"a wife" commenter talks like a know-it-all just because her husband is in a federal institution. she doesn't know jack about what the guards do in the places silverstein was in; she's just guessing based on what her hubby has experienced. what gross and unsafe assumptions to think the guards are bored and start trouble with the inmates. as if their jobs aren't stressful enough having to work with people like these guys are, this woman thinks they are bored. just outrageous to hear people make wide generalizations like that.

i certainly don't believe these people should be kept alive. what a waste of money. i don't think anyone who commits crimes like these says "nah, on second thought, i could up in solitary for the rest of my life." just kill them with a bullet to the head and be done with it. it sounds more agonizing to have them alive in solitary, but it costs a fortune to play these mind games.

a wife of fed prisoner
a wife of fed prisoner

My husband is in a federal prison, and was housed in lev. and florence (not adx). Also he is a member of AB. These men are not bad people they are humans!! Have you ever heard the SAYING "CHILDREN LEARN WHAT THEY LIVE?" Well that is true but it ALSO goes for adults. People adapt to their surroundings and that is what these men in prison are doing. People on the outside dont know or realize how these HUMANS are treated by the guards daily day in day out! A person can only take so much degrading and abuse. The guards treat them as animals and like they are pieces of shit! The guards like to start problems between inmates for "something to do" and to give excitment to what they believe is a boaring job! I know this first hand as I am also a daughter of a prison guard (state). I grew up listening to my father telling stories of things the guards did and the problems it caused! THE GUARDS TAKE BETS ON THE OUTCOME RESULTS OF THEIR BULLSHIT THEY STIRED UP!!! Tom was just reacting!! What any human would do!! If the guards dont like the outcome result so be it, BUT they need to remember they caused the reaction, and now Tom is paying for their bullshit! Clutts treated him like shit, abused him, and started issues between races! HE KNEW WHAT THE OUTCOME WOULD BE "DEATH"!! He just didnt think it would be him! The AB are NOT bad men nor are they dangerous! They have beliefs in their gods just like any christian does, but if provoked they will strongly stand up for themselves and what they believe in! My husband is very good dad! He is extremely loving and attentive to our children and myself! And aso to strangers for that matter, he would give the shirt off his back to help someone or give his last dollar to help feed someone. HE IS AB NOW IMAGINE THAT!! They are NOT bad men only have different beliefs than others! But like any man he would defend himself like Tommy did, and probley do the same. Dont judge him unless you've been in his shoes, or know how Clutts treated or abused him! FOR EVERY ACTION THERE IS A REACTION! He deserved what he got, and now he can no longer abuse anyone else! Its just sad Tommy has to pay for Clutts games! So before anyone judges him know only a HIGHER POWER IS ABLE TO MAKE JUDGEMENT! iF THE GUARDS treated inmates with the respect that any and all people deserve no matter what they've done things like this wouldnt happen! If you beat a dog day in and day out, and mentaly abuse him isn't it comon knowledge that he will someday turn on you? Everyone has rights!!!!!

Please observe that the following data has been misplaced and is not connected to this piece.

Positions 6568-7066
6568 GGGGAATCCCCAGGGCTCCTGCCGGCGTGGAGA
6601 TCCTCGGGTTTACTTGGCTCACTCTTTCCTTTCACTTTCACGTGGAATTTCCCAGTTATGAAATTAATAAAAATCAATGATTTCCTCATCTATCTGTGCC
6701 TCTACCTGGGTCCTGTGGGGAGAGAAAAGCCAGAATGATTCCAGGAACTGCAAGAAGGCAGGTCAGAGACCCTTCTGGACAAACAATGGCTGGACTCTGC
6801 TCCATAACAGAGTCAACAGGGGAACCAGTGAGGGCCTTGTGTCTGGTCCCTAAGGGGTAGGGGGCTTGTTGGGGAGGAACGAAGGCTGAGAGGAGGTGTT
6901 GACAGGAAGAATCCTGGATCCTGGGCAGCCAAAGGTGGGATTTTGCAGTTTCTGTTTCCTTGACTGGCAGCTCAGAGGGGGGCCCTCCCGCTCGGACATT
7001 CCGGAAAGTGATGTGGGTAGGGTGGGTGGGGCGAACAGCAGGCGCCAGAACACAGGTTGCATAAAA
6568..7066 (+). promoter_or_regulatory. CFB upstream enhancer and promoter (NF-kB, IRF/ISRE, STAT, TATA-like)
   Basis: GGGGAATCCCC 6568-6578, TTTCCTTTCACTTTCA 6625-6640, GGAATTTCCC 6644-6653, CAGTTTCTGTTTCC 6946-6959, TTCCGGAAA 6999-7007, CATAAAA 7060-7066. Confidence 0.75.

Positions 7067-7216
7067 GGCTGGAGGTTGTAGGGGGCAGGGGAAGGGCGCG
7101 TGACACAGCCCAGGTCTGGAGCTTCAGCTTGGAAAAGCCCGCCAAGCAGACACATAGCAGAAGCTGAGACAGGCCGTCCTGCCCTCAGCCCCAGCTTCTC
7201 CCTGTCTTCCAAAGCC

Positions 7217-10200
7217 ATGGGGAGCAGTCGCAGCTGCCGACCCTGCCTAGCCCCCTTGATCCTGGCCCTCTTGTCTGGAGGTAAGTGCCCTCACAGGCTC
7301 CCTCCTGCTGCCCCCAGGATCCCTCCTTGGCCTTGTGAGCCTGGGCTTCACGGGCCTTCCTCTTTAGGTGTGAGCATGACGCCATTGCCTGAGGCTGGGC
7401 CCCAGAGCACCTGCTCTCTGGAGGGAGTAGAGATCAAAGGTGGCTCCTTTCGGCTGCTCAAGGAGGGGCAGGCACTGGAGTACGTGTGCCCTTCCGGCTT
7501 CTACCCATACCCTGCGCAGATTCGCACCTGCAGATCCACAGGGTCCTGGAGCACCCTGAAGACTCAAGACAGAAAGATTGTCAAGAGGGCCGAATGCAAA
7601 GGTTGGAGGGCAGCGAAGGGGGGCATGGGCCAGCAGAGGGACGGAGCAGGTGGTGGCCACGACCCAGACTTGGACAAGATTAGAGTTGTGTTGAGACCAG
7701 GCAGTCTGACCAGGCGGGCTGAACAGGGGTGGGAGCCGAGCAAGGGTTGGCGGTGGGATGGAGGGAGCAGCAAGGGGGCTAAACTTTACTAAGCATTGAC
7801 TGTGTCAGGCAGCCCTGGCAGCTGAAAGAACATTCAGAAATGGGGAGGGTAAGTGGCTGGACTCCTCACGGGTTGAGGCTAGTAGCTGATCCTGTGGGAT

Allan
Allan

No sympathy for Silverstein, who seems to turn from a murderer into a whiner. Let's hope other potential criminals read this article. You think that ordinary prisons are a joke? Capital punishment not enough of a deterrent? Well, if perpetual solitary confinement does not scare you and you're still inclined to do the crime, then be prepared to do the time. And stop whining.

ladyhawk
ladyhawk

I think Silverstein is right where he belongs. This kind of life is hell and its what he deserves. How often have we said LOCK THEM UP AND THROW AWAY THE KEY? This is exactally what is being done!!

Lee
Lee

To be used for body parts, and grease only!

Work From Home
Work From Home

Interesting post and enjoyable also...Looking forward for your next article.

Mrs. Kravitz
Mrs. Kravitz

I'm only sorry for the resources we have to invest to keep him exactly where he needs to be. I wish we could put them toward more life-affirming enterprises, toward education, to bring up children who will contribute to making our world a better place.